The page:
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    Southeast Asia
     May 4, 2011


Man in the mirror in Myanmar
By Clifford McCoy

In his public speeches and early policy signals, newly appointed President Thein Sein has raised questions about Myanmar's political direction after last year's democratic election. While invoking the need for good governance and anti-corruption measures, words rarely if ever heard from previous military leaders, indications are Thein Sein will serve more as a figurehead for the country's former military supremo, Senior General Than Shwe, than a genuine democratic reformer.

 Thein Sein was chosen to be Myanmar's new president on February 4 in a secret ballot among three candidates in the new parliament. The runners-up, former lieutenant general Tin Aung Myint Oo and Shan politician Sai Mouk Kham, assumed the roles of vice presidents. The positions were made official with the official

 
dissolving of the State Peace and Development Council (SPDC) junta on March 30 and the swearing in of Thein Sein, two vice presidents and cabinet ministers the same day.

Thein Sein's rise to the top of Myanmar's new democratic configuration was relatively low-key and free from accusations of past corruption and human-rights abuses. This stems from his role as a military bureaucrat rather than a frontline fighter like his contemporaries and chief rivals, former general Thura Shwe Mann and lieutenant general Thiha Thura Tin Aung Myint Oo. ("Thura" and "Thiha Thura" are honorifics given to military officers for bravery in the field.)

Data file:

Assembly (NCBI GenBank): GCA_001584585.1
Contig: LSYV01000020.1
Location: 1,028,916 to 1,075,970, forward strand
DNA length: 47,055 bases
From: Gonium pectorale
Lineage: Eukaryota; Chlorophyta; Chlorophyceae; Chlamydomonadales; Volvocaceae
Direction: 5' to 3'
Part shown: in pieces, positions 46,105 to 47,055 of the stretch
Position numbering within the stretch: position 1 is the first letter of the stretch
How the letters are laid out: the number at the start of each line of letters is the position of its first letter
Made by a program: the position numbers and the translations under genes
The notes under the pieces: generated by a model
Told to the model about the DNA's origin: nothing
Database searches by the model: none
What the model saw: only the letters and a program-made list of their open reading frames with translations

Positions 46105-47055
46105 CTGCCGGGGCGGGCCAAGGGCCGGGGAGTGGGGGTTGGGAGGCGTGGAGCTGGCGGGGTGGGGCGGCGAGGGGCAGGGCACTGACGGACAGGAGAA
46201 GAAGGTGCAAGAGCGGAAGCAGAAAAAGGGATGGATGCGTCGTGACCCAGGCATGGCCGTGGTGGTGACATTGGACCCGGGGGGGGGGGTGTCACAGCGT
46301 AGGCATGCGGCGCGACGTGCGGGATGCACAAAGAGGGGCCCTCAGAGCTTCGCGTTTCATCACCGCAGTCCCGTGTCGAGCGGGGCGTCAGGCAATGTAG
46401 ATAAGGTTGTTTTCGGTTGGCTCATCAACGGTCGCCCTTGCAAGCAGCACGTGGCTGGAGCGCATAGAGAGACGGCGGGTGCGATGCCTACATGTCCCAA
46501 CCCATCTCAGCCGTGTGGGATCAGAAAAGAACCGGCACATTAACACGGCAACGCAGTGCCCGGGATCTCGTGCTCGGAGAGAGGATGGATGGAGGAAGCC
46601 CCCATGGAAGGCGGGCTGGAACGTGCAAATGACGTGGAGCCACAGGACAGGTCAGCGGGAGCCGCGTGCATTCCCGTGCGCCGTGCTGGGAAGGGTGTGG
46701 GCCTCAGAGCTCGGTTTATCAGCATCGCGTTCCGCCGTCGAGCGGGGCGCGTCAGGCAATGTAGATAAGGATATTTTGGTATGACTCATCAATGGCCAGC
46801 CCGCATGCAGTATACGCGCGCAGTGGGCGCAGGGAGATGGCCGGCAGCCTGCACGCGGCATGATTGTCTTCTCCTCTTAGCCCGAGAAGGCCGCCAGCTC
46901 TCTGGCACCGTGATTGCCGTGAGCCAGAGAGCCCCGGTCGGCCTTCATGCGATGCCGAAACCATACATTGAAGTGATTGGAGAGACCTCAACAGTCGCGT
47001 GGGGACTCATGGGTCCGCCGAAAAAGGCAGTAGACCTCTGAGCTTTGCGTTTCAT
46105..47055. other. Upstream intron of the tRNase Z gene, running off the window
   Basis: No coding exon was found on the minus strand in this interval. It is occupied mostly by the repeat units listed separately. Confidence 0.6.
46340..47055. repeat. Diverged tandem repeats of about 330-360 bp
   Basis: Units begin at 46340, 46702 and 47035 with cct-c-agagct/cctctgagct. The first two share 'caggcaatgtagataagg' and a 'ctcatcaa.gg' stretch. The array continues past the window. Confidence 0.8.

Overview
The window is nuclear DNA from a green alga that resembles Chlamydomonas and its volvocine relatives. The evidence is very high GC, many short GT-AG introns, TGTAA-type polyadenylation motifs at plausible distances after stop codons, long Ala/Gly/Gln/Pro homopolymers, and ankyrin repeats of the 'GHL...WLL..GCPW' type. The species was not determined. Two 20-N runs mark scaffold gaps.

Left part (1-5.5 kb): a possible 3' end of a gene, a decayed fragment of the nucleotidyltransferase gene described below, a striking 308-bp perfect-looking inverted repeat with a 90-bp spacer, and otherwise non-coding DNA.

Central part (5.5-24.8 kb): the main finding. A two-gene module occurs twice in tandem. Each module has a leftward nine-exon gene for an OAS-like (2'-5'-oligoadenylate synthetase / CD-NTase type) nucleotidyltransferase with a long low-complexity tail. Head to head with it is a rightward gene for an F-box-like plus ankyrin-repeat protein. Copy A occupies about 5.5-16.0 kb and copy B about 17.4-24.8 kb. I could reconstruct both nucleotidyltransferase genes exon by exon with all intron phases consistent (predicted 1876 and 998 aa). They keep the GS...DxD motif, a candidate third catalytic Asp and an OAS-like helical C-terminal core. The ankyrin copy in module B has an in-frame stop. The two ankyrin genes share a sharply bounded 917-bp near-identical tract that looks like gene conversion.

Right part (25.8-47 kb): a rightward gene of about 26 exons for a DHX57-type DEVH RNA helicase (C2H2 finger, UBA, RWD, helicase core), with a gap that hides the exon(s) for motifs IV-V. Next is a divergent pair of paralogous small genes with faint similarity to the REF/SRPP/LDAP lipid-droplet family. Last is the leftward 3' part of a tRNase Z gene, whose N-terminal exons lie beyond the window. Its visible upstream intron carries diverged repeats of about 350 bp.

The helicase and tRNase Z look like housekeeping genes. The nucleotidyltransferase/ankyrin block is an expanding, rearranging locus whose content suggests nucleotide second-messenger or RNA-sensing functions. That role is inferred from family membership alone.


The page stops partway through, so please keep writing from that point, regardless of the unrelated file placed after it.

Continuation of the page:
Thein Sein's resume speaks to his military mindset. Born in the Irrawaddy Delta region in 1945, he began his military career as a student at the Defense Services Academy, from where he graduated in 1968. By the time of the 1988 pro-democracy protests, which the military finally brutally crushed, Thein Sein was a major in the 55th Light Infantry Division in Sagaing Division. He subsequently served as commander of the 89th Infantry Battalion near Kalay, also in Sagaing Division.

 In 1989, he attended the Command and General Staff College in Kalaw, Shan State. By 1991, he had climbed to the rank of colonel and 1st Grade General Staff Officer in the War Office under then Myanmar Armed Forces commander-in-chief, General Than Shwe. Thein Sein was subsequently promoted to brigadier general, but unusually remained as a general staff officer, a position usually reserved for lieutenant colonels and colonels. This likely reflected on the importance Than Shwe placed and still places on Thein Sein's loyalty.

Following these staff appointments, Thein Sein was briefly given command of the 4th Operations Control Command, a military formation equivalent to an infantry division, in Hmawbi, Yangon Division in 1995. He was then assigned to be commander of the Triangle Regional Command in 1996, a post located in the important tri-border area between China, Laos and Thailand where several ethnic insurgent groups operate. It is a center for narcotics trafficking. Thein Sein was in command during the 2001 border clashes with Thailand around the towns of Tachilek in Myanmar and Mae Sai in Thailand in 2001.